A Virginia-based community college is hopping on the drone-training bandwagon to help public-safety agencies embrace technology.
Piedmont Virginia Community College in Charlottesville received a Blanket Certificate of Waiver/Authorization this past week from the FAA to “conduct research and development of aircraft and sensors, including unmanned aerial vehicles, for public safety” agencies.
The COA allows the college to test UAV aircraft and specifically test sensors used by public-safety agencies in emergency-scenario conditions.
“The agencies can select the scenarios that are most appropriate for the type of emergencies they will encounter, which makes the training more meaningful,” Dean of Workforce Services Valerie Palamountain said.
“In addition, data collected during the scenarios will be used to improve the deployment of sUAS technology in public safety,” she added.
The school will launch a new curriculum in May that will include UAV pilot training, technical training with a focus on drone in police, fire and first-responder agencies.
“The value of [drone use] in public safety is phenomenal,” Charles Werner, retired fire chief of the City of Charlottesville and consultant to the Virginia Department of Emergency Management said. Werner is a senior adviser for the program. “PVCC’s innovative and impressive program will undoubtedly enable public safety to implement sUAS operations safely and effectively,” he added.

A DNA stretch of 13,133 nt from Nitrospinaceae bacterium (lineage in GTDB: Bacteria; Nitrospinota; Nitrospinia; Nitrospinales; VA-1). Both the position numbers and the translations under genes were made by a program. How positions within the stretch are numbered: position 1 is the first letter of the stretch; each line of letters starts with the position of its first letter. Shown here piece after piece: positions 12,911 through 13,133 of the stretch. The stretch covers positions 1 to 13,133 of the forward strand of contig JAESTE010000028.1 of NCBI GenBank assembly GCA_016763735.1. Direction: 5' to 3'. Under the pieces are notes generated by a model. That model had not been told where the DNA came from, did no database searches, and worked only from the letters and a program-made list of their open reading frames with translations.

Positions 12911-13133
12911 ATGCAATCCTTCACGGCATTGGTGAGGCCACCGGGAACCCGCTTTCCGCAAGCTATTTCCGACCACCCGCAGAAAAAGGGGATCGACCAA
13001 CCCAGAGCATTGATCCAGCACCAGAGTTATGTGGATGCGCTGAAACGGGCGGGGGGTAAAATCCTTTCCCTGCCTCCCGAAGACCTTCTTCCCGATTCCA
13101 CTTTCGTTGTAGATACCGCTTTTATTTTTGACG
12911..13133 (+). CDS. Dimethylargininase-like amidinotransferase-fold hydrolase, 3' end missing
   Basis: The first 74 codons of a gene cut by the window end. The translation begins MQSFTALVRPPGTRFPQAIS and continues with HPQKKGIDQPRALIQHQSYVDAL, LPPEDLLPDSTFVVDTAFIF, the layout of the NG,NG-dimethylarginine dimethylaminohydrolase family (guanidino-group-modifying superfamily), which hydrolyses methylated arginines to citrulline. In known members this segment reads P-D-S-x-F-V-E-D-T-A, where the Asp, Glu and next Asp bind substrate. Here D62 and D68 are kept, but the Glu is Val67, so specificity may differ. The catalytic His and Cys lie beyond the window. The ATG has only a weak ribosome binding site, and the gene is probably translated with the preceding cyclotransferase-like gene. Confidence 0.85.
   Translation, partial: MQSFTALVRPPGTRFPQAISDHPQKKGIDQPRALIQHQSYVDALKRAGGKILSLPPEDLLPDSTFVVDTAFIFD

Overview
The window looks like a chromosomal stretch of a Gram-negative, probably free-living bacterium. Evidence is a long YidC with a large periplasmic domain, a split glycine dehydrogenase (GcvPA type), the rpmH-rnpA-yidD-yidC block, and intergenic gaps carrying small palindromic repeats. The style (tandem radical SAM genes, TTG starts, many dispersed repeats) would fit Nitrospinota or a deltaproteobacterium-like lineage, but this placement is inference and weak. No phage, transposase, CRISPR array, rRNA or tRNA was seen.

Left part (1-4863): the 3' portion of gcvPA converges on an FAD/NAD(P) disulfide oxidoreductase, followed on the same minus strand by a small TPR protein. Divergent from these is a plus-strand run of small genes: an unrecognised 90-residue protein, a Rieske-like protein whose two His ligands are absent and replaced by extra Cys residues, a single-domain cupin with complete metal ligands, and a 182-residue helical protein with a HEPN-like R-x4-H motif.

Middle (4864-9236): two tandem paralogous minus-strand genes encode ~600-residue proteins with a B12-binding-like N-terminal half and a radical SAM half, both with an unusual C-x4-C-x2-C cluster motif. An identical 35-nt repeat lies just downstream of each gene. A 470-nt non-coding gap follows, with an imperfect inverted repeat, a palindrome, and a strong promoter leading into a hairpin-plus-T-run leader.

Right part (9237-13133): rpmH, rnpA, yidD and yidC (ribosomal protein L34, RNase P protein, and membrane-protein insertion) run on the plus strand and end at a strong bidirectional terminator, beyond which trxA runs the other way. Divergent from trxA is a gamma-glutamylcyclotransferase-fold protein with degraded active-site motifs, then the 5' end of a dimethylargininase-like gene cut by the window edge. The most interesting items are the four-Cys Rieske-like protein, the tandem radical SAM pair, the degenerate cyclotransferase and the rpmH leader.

Lead instructor Darren Goodbar created the 40-hour program and led the COA process.
Goodbar, who is also Director of Aerial Services at Draper Aden Associates, said the program was the first, comprehensive curriculum for incident response in the U.S.
PVCC joins a growing number of colleges and universities launching new drone programs.
In December, Green River College in Auburn, Wash. announced the launch of a drone associates degree program.
A Bachelor of Science program in unmanned aircraft systems (UAS) was first offered at Kansas State University—Salina, in 2008, funded as part of a relief package for future disaster prevention. A UAS major was created at the University of North Dakota in 2009, and similar programs have since spread from the Midwest to across America, and the world.
Embry–Riddle Aeronautical University in Florida developed a program in 2011, and the University of Alaska Fairbanks started offering a minor in UAS in the fall of 2014.
Last year, the University of Louisiana at Monroe became one of the first institutions to offer a drone concentration within its aviation department.
Jason is a longstanding contributor to DroneLife with an avid interest in all things tech. He focuses on anti-drone technologies and the public safety sector; police, fire, and search and rescue.
Beginning his career as a journalist in 1996, Jason has since written and edited thousands of engaging news articles, blog posts, press releases and online content.
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